Commissioner Daines Urges New York's Legislature to do 'One Good Thing' in an Otherwise 'Miserable Budget Year'
By Adopting Sugary Beverage Tax, New York State Will Reduce Obesity, Lower Health Care Costs, and Provide Badly Needed Revenue to Health Care Industry and Obesity Prevention Efforts
ALBANY, N.Y. (March 8, 2010) – New York State Health Commissioner Richard F. Daines, M.D., today urged the State Legislature to be a leader in reducing obesity by adopting a tax on sugary beverages included in the Executive Budget for the 2010-2011 fiscal year.
"In the middle of very difficult economic and political circumstances, we have a golden opportunity to do one very good thing in New York State in an otherwise miserable budget year by adopting the tax on sugary beverages," said Commissioner Daines.
Speaking at a symposium on obesity in Albany, Dr. Daines, who is leading the effort to support the tax in New York State, said, "This is a fight, not a seminar. It's a battle against some of the most powerful vested interests that exist."
Noting that a preponderance of research has established that soda and other sugary beverages are the food group most strongly linked to rising rates of overweight and obesity, Dr. Daines criticized the beverage industry and its profiteers for promoting a campaign of misinformation and economic sleight-of-hand to ensure that the consumption of non-diet soda and other sugar-sweetened beverages remains high.
Dr. Daines detailed the efforts of the beverage industry to market cheap soda, especially in low-income and minority communities; manipulate pricing to promote greater consumption; rally opposition to government efforts to reduce consumption of sugary beverages; and blame the rise in childhood obesity on parents, while denying any link between obesity and non-diet soda consumption.
"Obesity rates have risen over three decades, tripling or more among children, and the situation is even worse among minorities and low-income families," Daines said. "The rise coincides with increased sugary beverage consumption, and we are now at the point where obesity has become the biggest public health challenge of this and the next few decades.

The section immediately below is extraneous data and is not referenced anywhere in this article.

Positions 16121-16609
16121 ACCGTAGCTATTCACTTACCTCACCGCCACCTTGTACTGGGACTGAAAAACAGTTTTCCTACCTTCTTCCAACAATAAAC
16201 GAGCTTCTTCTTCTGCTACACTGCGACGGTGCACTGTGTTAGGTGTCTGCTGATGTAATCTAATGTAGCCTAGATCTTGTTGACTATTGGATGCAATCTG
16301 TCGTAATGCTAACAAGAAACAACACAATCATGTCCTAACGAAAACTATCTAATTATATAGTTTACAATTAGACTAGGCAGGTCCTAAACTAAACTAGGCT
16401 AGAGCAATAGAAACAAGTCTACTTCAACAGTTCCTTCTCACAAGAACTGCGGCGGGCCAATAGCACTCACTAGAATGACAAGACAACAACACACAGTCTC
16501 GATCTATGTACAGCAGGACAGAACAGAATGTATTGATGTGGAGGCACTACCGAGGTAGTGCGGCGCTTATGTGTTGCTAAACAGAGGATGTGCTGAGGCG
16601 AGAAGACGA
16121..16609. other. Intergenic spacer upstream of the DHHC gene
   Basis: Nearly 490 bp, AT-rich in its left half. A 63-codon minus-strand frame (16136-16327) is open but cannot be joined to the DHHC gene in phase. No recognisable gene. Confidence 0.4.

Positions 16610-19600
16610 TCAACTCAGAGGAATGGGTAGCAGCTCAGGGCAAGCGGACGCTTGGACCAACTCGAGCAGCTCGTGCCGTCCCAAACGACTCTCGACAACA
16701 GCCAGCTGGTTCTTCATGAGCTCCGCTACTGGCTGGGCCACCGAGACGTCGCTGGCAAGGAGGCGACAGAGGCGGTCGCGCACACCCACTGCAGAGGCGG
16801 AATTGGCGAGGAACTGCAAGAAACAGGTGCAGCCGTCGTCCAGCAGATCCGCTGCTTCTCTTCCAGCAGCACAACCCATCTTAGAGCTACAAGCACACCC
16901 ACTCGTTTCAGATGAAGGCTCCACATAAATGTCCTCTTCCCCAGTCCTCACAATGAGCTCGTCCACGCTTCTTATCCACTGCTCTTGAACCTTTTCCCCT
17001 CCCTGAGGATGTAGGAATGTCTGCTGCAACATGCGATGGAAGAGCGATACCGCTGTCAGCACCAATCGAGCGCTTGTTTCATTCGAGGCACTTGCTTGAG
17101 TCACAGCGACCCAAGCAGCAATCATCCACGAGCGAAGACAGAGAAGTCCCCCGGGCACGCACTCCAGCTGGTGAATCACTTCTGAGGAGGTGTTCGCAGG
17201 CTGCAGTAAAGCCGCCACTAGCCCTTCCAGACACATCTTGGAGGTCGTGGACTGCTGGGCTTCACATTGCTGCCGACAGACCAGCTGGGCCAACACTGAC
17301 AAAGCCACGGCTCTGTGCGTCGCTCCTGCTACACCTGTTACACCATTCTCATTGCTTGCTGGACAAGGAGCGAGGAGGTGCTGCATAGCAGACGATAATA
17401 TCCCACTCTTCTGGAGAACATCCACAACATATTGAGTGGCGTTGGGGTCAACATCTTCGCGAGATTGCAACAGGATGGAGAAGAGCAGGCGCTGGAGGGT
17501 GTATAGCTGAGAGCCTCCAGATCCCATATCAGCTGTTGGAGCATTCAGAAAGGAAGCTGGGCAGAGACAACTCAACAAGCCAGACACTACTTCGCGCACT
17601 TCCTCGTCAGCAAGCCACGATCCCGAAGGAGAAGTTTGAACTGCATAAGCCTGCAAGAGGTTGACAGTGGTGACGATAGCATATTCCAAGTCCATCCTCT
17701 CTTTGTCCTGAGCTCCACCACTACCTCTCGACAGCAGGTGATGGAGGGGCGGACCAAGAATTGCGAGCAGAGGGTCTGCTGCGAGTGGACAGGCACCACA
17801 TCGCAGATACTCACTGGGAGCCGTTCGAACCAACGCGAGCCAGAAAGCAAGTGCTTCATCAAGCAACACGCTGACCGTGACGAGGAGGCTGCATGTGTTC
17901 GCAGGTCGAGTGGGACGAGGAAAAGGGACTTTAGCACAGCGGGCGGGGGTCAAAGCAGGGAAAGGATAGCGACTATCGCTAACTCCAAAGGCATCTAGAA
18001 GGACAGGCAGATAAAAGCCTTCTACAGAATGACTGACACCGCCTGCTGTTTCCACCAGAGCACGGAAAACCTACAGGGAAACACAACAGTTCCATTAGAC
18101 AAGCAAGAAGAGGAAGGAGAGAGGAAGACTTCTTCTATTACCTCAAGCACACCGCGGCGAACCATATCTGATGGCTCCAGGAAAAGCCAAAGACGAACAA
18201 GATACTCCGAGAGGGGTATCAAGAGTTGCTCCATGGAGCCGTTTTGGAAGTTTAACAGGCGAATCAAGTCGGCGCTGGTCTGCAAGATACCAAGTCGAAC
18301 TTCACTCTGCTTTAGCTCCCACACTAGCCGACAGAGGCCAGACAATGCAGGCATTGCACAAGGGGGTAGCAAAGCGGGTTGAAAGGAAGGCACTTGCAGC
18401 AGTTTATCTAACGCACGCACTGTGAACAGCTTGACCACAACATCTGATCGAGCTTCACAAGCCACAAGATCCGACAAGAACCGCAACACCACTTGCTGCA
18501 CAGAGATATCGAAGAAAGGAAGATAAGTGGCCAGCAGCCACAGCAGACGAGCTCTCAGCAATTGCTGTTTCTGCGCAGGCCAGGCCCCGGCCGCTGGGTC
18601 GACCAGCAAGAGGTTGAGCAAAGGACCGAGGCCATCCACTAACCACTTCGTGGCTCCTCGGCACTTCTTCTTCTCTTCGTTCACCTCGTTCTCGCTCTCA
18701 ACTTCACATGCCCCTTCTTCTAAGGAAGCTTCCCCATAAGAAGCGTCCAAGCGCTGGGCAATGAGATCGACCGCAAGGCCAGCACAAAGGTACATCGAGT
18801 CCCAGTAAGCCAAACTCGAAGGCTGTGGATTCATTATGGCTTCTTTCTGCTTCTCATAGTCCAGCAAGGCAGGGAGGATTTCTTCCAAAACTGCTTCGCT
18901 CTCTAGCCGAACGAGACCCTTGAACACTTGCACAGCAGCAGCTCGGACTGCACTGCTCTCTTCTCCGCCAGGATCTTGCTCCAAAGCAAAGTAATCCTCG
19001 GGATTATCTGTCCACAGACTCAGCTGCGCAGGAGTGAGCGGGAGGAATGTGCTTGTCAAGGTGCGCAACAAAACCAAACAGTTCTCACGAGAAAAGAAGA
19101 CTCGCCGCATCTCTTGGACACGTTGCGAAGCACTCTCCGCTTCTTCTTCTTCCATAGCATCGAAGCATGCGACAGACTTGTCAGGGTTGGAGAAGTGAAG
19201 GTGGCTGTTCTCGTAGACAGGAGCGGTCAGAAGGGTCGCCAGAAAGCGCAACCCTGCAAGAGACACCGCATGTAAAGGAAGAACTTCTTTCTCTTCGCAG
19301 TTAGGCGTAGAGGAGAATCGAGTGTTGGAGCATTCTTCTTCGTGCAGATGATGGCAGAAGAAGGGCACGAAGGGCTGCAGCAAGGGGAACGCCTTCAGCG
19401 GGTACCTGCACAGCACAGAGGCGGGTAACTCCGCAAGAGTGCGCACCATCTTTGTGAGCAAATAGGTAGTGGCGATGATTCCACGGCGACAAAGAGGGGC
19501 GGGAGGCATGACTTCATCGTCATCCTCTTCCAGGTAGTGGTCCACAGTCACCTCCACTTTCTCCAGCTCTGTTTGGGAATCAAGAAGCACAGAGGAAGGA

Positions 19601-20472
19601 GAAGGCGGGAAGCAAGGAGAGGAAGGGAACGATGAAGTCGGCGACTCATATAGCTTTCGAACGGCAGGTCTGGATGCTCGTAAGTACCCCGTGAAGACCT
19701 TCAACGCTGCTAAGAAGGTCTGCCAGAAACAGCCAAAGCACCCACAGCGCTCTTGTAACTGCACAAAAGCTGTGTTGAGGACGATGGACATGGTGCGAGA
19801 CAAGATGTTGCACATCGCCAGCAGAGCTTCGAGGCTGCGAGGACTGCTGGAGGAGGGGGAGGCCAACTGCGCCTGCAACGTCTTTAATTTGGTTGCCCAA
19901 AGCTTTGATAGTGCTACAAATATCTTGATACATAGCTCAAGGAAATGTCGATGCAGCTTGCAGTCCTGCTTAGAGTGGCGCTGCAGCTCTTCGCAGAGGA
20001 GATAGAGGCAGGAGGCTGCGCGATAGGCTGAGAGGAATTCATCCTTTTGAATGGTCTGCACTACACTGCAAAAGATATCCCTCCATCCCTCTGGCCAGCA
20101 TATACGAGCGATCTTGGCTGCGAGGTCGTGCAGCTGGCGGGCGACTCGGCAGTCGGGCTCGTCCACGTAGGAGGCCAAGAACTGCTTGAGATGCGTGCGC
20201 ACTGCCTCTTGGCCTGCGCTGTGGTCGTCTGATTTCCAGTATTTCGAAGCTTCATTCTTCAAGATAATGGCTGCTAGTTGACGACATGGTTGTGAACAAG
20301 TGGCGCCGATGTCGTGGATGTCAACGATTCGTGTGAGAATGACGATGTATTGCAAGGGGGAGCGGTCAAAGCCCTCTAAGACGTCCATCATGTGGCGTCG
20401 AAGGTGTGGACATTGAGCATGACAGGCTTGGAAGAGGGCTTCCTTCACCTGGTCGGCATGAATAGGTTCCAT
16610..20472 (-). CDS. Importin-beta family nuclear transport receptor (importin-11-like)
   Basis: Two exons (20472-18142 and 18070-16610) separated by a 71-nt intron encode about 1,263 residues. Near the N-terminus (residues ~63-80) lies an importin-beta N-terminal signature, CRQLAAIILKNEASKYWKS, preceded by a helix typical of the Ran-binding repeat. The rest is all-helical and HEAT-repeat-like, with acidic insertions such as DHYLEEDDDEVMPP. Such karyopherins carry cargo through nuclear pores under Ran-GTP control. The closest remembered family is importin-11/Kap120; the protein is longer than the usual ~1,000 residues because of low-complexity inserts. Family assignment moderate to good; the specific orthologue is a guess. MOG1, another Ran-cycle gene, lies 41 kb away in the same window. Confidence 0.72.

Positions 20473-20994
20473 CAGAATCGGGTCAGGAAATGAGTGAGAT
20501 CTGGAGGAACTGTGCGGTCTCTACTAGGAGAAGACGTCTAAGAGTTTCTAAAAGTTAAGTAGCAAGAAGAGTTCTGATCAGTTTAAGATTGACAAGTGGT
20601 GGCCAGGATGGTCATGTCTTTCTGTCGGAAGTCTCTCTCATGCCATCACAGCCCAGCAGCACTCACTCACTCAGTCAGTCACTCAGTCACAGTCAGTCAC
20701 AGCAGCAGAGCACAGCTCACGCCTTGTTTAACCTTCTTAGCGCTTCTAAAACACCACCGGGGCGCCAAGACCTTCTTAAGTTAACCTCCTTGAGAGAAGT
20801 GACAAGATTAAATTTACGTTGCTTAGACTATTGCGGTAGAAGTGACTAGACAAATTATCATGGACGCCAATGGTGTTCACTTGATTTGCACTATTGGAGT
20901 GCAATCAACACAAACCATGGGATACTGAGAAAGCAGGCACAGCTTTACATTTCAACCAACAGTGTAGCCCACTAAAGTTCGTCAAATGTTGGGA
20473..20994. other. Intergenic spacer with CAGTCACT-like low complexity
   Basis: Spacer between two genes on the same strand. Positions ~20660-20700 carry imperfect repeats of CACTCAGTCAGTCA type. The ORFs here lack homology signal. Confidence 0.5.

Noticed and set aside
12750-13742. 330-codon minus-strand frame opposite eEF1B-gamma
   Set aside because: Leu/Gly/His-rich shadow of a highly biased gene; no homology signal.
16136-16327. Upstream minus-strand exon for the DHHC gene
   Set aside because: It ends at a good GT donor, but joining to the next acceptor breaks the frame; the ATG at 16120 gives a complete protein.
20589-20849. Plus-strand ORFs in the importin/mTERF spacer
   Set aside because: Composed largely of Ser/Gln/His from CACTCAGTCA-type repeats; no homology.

"The dramatic underpricing of sugar-sweetened beverages, their widespread availability, and the ceaseless marketing of these products constitute a stumbling block to good health and are a clear and present danger to the future of our children," Daines said. "Soda got way too cheap, and since it tastes good, isn't filling and is heavily marketed, we started drinking too much of it. The question now is, will we collectively have the courage to do one good thing – enact an excise tax on these beverages – to stem the tide of rising obesity?"
Daines cited recent comments made during a March 1 CNBC Squawk Box segment by billionaire investor Warren Buffet and beverage company executives, who cheered the double-digit sales rate of sodas in developing nations and dismissed New York's proposal to place a tax on sugary beverages. While soda stock booms and investors like Buffet -- who has $1.1 billion invested in Coca Cola -- reap the profits, more than 35 percent of children and 60 percent of adults are obese or overweight. Wall Street investors and beverage industry executives continue to grow richer while New Yorkers gain weight and taxpayers are forced to dish out $8 billion each year in health care costs for obesity-related care.
New York's proposed sugar-sweetened beverage excise tax would impose a one-cent per ounce levy on syrups, soft drinks and other beverages that contain more than 10 calories per eight ounces. The tax is projected to increase the prices of sugar-sweetened beverages by an average of 17 percent, while reducing consumption by up to 15 percent.
Daines noted that numerous experts, including former New York City Health Commissioner Thomas Frieden, now director of the federal Centers for Disease Control and Prevention (CDC), have concluded that a tax on sugary beverages is the single most effective measure that can be taken to reverse the obesity epidemic. Daines also cited data showing that over the past three decades the price of fresh fruits and vegetables has risen much faster than the Consumer Price Index (CPI), while the cost of carbonated sodas has remained low, in part due to a 23 percent federal government subsidy of corn syrup used to sweeten beverages.
"Much should be done to bring down the prices of healthy food choices, and we are trying to do that," Daines said. "But we also must address the underpricing of soda directly. Let's move beyond the forlorn hope that the free market will somehow correct for the overconsumption of a heavily subsidized product that is underpriced, tastes really good, is heavily marketed, and is highly profitable. Shareholder profits are soaring, while the health of our children is declining. That's good for investors, but it's not good public health policy."